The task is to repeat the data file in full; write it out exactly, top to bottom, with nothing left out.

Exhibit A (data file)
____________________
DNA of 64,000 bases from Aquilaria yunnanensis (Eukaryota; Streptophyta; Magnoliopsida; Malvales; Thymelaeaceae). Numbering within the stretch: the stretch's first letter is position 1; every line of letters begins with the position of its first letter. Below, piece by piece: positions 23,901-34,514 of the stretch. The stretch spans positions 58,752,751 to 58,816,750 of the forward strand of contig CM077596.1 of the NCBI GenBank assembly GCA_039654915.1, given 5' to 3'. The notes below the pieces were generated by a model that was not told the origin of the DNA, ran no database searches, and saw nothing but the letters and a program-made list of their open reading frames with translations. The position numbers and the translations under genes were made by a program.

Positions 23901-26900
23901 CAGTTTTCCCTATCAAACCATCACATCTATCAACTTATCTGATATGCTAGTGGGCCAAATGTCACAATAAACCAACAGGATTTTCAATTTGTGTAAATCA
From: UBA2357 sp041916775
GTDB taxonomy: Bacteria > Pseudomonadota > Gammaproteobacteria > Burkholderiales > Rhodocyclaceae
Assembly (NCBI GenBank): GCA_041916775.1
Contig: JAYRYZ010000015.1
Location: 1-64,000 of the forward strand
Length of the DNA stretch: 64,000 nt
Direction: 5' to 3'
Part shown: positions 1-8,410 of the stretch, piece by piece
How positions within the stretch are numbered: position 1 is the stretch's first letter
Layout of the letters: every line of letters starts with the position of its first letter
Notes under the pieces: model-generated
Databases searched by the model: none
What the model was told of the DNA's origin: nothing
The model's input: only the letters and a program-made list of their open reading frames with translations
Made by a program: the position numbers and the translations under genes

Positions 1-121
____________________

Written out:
DNA of 64,000 bases from Aquilaria yunnanensis (Eukaryota; Streptophyta; Magnoliopsida; Malvales; Thymelaeaceae). Numbering within the stretch: the stretch's first letter is position 1; every line of letters begins with the position of its first letter. Below, piece by piece: positions 23,901-34,514 of the stretch. The stretch spans positions 58,752,751 to 58,816,750 of the forward strand of contig CM077596.1 of the NCBI GenBank assembly GCA_039654915.1, given 5' to 3'. The notes below the pieces were generated by a model that was not told the origin of the DNA, ran no database searches, and saw nothing but the letters and a program-made list of their open reading frames with translations. The position numbers and the translations under genes were made by a program.

Positions 23901-26900
23901 CAGTTTTCCCTATCAAACCATCACATCTATCAACTTATCTGATATGCTAGTGGGCCAAATGTCACAATAAACCAACAGGATTTTCAATTTGTGTAAATCA
From: UBA2357 sp041916775
GTDB taxonomy: Bacteria > Pseudomonadota > Gammaproteobacteria > Burkholderiales > Rhodocyclaceae
Assembly (NCBI GenBank): GCA_041916775.1
Contig: JAYRYZ010000015.1
Location: 1-64,000 of the forward strand
Length of the DNA stretch: 64,000 nt
Direction: 5' to 3'
Part shown: positions 1-8,410 of the stretch, piece by piece
How positions within the stretch are numbered: position 1 is the stretch's first letter
Layout of the letters: every line of letters starts with the position of its first letter
Notes under the pieces: model-generated
Databases searched by the model: none
What the model was told of the DNA's origin: nothing
The model's input: only the letters and a program-made list of their open reading frames with translations
Made by a program: the position numbers and the translations under genes

Positions 1-121